And the future is...

WINE: New Zealand will just about hang on to number one spot for the most expensive average bottle price thanks to its ability to create silk purses from under-ripe sauvignon Illustration by Spike Gerrell
Click to follow
The Independent Culture
Peering into 1996, the crystal ball looks alarmingly like a snowstorm. Last year's rain in Italy and Germany and drought in Spain were matched by equally varied fortunes in the New World. All part of a conspiracy by France, of course, which could still lose it all in the face of a strong franc and the Chirac feelbad factor.

Bordeaux, itching for cash flow, is being talked up as the best vintage since 1990, and pent-up demand for top clarets will unleash the bandwagon in April. But it is wishful thinking to imagine Bordeaux will come unstuck with the inevitable swingeing price hike. A few British feathers may be ruffled, but there will be plenty of takers for Bordeaux elsewhere.

Pockets of excellence notwithstanding, the drift away from appellation controlee as any guarantee of quality will continue. At the price-fighting level, the Languedoc- Roussillon, with its good value varietals, vins de pays and spicy blends, is best equipped to combat the New World. And it's in motoring distance.

The first of the1990 vintage champagnes will start trickling on to the market next year. If the feeling is borne out that they are the best of the trio of vintages beginning with 1988 and 1989, expect 1990 to be heralded as the ultimate millennium champagne.

Ports and fortified wines: 1994 is odds-on for a universal vintage declaration by all the major port shippers in the spring. Duty on all fortified wines was cut by 12 pence a bottle on Monday. Sherry had an extra boost, too, when the fraudulent terms "British Sherry" and "Cyprus Sherry" were consigned to the sherry-butt of history. The term "sherry" will only apply to the genuine fortified wines of Jerez in Spain.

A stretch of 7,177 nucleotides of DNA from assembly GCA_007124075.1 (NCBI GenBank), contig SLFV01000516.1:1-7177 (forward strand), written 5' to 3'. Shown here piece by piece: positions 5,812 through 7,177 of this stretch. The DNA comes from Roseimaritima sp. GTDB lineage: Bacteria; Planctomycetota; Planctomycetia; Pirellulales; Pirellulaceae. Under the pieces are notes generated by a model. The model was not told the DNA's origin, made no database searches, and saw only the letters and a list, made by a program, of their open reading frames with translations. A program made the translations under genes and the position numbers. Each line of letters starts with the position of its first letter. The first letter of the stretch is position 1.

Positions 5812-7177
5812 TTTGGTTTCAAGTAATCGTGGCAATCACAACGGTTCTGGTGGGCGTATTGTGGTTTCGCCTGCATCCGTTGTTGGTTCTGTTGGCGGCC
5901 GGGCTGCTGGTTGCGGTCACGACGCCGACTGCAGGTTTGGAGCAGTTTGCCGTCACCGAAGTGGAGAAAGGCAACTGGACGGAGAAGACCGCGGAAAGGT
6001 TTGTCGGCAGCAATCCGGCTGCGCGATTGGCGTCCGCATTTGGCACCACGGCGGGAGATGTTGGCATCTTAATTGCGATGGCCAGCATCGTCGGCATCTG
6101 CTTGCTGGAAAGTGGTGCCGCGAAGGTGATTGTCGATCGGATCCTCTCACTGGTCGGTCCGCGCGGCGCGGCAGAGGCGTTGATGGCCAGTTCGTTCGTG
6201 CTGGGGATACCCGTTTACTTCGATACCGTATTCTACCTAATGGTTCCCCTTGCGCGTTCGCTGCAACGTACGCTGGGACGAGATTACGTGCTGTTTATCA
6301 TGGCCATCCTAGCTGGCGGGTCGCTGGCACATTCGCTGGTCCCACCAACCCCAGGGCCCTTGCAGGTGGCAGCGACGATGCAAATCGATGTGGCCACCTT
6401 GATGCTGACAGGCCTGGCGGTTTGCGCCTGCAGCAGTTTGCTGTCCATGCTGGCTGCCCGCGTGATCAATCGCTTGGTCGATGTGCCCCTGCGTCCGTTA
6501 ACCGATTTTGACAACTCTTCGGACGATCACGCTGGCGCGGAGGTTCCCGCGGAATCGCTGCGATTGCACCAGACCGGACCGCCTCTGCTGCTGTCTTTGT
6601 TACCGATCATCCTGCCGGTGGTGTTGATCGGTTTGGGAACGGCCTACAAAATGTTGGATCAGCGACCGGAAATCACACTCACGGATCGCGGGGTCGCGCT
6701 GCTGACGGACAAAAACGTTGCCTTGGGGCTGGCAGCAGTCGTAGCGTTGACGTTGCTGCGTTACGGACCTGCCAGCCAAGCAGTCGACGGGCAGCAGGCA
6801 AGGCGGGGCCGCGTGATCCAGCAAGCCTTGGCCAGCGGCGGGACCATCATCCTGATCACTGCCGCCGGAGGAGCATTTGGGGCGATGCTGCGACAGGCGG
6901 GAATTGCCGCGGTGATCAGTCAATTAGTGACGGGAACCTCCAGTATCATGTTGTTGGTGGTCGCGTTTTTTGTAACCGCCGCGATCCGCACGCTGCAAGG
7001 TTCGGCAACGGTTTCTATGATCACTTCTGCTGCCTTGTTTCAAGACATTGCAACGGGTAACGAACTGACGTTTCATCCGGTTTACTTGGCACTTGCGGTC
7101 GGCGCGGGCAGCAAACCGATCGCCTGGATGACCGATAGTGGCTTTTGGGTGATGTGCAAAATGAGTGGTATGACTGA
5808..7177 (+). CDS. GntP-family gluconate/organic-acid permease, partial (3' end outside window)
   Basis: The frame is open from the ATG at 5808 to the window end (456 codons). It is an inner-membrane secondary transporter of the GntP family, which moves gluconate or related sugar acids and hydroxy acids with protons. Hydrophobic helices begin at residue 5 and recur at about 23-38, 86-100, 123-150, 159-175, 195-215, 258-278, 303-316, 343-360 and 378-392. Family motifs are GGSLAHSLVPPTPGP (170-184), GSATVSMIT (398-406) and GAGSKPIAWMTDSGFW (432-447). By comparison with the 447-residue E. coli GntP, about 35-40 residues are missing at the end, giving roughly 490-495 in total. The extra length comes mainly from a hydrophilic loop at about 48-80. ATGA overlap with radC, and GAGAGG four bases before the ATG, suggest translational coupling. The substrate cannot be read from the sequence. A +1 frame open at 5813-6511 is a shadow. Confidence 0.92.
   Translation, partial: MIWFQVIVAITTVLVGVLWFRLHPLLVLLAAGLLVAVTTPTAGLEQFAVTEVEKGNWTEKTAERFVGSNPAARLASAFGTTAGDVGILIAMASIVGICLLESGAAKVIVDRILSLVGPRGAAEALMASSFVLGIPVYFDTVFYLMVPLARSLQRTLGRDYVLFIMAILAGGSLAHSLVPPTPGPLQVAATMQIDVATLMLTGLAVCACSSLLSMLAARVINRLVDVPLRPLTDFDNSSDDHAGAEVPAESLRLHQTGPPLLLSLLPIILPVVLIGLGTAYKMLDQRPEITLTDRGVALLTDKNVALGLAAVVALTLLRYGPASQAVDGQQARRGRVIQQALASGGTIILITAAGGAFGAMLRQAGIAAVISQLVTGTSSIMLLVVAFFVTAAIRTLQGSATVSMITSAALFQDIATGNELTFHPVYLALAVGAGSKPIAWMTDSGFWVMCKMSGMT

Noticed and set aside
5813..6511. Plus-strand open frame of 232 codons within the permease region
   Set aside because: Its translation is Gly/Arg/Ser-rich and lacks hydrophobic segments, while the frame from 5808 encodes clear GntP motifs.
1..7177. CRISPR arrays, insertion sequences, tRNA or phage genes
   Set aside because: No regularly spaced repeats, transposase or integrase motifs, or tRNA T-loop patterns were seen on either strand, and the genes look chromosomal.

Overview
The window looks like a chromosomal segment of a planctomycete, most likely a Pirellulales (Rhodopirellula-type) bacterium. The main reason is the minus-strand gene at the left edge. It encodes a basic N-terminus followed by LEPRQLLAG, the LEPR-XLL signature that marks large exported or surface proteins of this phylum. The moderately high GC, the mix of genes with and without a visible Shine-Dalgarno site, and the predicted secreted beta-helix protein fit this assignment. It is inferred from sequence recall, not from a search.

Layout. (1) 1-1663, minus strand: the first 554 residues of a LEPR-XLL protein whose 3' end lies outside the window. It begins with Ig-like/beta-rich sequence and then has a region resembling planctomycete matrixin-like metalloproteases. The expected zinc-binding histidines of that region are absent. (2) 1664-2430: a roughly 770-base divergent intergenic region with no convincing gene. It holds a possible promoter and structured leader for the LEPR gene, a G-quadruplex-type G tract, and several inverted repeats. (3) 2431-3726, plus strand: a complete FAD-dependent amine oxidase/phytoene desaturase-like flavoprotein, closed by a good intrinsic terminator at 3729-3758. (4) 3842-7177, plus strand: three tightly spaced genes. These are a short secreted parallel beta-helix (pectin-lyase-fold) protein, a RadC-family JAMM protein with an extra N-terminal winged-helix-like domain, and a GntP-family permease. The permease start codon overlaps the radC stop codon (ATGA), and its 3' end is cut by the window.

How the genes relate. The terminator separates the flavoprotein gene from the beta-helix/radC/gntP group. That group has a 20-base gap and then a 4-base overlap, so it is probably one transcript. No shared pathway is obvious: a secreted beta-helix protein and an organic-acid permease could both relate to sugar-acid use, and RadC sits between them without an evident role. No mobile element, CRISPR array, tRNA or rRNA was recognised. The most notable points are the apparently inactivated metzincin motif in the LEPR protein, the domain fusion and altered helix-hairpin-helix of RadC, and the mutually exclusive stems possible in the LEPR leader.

Eastern Europe: flying winemaker wizardry will keep Eastern Europe in the frame as an improving source of cheap supermarket reds and whites. Harvest problems in Bulgaria look set to make this Hungary's year, particularly for good value dry white wines.

New World: Australia will lose ground to Chile and South Africa at under a fiver - at least until Oz's anticipated record 1996 vintage. After a wet 1995, New Zealand will just about hang on to number one spot for the most expensive average bottle price thanks to its ability to create silk purses from under-ripe sauvignon. The under-pounds 5 New World vacuum will be filled by Chile and its image as a source of unbeatable value wines will continue to shift from its fruity reds to its aromatic sauvignon blancs and crisp chardonnays.

South Africa: whether the Mandela effect can be sustained depends more on supply than demand. Holding its own in the lower ranks of the under- pounds 5 brigade, South Africa's problem is a gap in the mid-price range, not to mention delusions of grandeur from treble-digit growth and sales of two million cases in 1995. If 1995 dries up before 1996 comes on stream, there could be a slip or two between cup and lip.

The new buzzword? Unfiltered, as seen on the label of the fine new 1995 Chilean Concha y Toro Syrah and 1994 Santa Rita Reserva Merlot, pounds 4.99 at Oddbins. Unfiltered is all part of the move towards more natural wines and will increasingly be used as a marketing tool.

The unseemly supermarket battle for the pounds 1.99 loss leader will continue, but do not expect any improvement in quality at that level. Even at pounds 2.99, there will only be a handful of exceptional bottles. Value for money in 1996 will be the pounds 3-5 range. That's where my money - and my mouth - will be

Comments